At the institute we take advantage of holidays (Sukkot was this week) and go on overnight hikes! We headed down to the Eilat mountains and camped overnight, going on a nice full moon-lit night hike around 10pm with a ridiculous amount of light. The first two pictures attached are from our early morning sunrise hike when we reached the summit. The words written in stone are “Makhon Arava.” The spelling of “Makhon” was debated as it’s a hebrew word so writing it with our alphabet doesn’t quite translate correctly. In the second picture, you can see me and my friends who all bravely ignored the path and just climbed up the side of the mountain to get to the top before the rest of the group.
After we hiked down to Eilat we spent the day hanging out, swimming in the Red Sea, and ignoring our tiredness and aching muscles. We headed back to the kibbutz around 1pm, well most of the group did, Antoine and I stayed behind to get lunch in Eilat (which was guaranteed to be better than lunch at the Kibbutz) and ate at Pizza Hut. When we did finally arrive back at the kibbutz we all were afforded short naps before dinner and a performance by a rather famous Israeli singer, Achinoam Nini, if you have seen La Vie et Belle than you might know her as the singer of one of the main songs from the movie. She recently joined the board of the Arava Institute and was performing at the kibbutz for us. I totally loved her, she has a beautiful voice and her songs are incredible. This is Achinoam and her guitarist, Gil, singing in the kibbutz synagogue which is across from our class room.
The next day when Achinoam came to the student lounge and chatted with us for an hour or so. She wanted to meet us and hear about our experiences at the institute etc. etc. We all wished we had more time to chat with her 1 on 1 and that she’d sing some more because she has a beautiful voice, but, c’est la vie. None of us got our wishes.
This is a hike my friend and I went on today. I’ve been hiking almost everyday for the past week and it’s been awesome. The route we took on this trip was one we hadn’t done before, we’d heard of a place called Crystal Canyon and we found it! That’s where this picture was taken, in addition to the new route I’ve acquired a nice collection of quartz and other cool stones from the canyon.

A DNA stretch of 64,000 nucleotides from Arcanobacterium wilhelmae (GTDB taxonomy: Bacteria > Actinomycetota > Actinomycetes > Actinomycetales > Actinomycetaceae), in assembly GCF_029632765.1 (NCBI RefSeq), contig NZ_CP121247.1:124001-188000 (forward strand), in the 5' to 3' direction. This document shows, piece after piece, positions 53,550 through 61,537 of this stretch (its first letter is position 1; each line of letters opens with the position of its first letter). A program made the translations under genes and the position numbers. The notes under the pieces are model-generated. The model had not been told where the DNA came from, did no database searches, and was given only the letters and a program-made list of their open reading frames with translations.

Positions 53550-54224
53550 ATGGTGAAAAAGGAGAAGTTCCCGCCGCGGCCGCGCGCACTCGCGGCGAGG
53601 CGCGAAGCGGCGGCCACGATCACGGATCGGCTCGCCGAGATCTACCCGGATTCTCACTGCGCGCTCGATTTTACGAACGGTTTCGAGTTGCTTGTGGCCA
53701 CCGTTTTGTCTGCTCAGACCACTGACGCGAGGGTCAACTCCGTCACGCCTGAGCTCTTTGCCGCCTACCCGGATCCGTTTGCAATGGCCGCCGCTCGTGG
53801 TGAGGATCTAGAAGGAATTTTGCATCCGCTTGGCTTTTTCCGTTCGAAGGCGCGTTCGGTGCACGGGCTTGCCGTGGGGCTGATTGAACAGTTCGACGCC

Yesterday was one of our PA’s birthday so we (and by we I mean one of the PA’s who is an amazing baker) baked her a cake and the students wrote a song and sang it to her, accompanied by one student on guitar.
#datkibbutzlyfe: This time of year is filled with many holidays, beginning with Rosh Hashanah, then Yom Kippur, Sukkot and next week we’ll be celebrating Simchat Torah. This part of the year is filled with festivities similar to Christmas/New Year’s in the United States. Rosh Hashanah is the Jewish New Year and we celebrated with two days of Shabbat-like dinners in the dining hall and celebrating the year to come. Within the Makhon we discussed goals we had for the upcoming year and tied wishes to the trees that we hoped would come true over the year. The other side of Rosh Hashanah is Yom Kippur, this comes after Rosh Hashanah and is a day of reflection on the past year. Traditionally this is a day for you to offer and receive forgiveness for wrongdoing over the past year. One of our PAs vocalized the link between the two holidays as Rosh Hashanah coming first, letting you celebrate the new year, with the idea that you will reflect on the old year afterwards. Letting you celebrate with the promise to yourself that you will think back on the past year. Yom Kippur is generally a somber day of reflection with a twenty five hour fast. Many of the Jewish students took the day to themselves and fasted out in the desert or in their rooms. I decided not to fast, knowing that I don’t handle being hungry very well.
Sukkot occurs every year five days after Yom Kippur. What happens is every family create a sukka to live in during the Sukkot holiday. A sukka is a three walled structure with palm leaves or some other organic matter for the roof. The idea is that you “live” in the sukka, or at least eat and sleep in it. On the kibbutz each family can build their own sukka near their house to sleep in, I stumbled across a few sukkas built in the desert that people intended to sleep in. In addition to this, the entire dining commons is moved outside to a sukka that is built right next to it. The kibbutz members created decorations to hang in the sukka and we’ve been eating out there for the past few days. I’ve heard a few variations of the meaning behind Sukkot; one is that Sukkot is there to remind you that you have no possessions and that God takes care of you (shown by the fact that you’re living in your sukka with no possessions for a few days). Another meaning for Sukkot is that it reminds you the importance of family because you’re all living in a sukka together with no distractions so it brings the family closer during this holiday.
#datkibbutzlyfe: Fun story about the word Makhon! When we first arrived at the kibbutz the staff referred to the Arava Institute as the Institute for the most part, but gradually, as time went on (by which I mean like three days in) everyone stopped saying Institute. Then I would hear all of the stories about things happening at the “Makhon” or when they were at the “Makhon” and I had no idea what a “makhon” was. Finally, in the middle of a get-to-know-you exercise, one of the PAs was telling her story and continually referring to the “makhon” so I raised my hand and asked what in the world “makhon” was. She began to laugh and apologized, not realizing that they had never explained to us what makhon meant. Makhon is the hebrew word for Institute and around the kibbutz we are often referred to as the makhon. Not only did this clear up a lot of things people from the Institute were saying, but we now could listen in to conversations in hebrew and see if they were talking about us!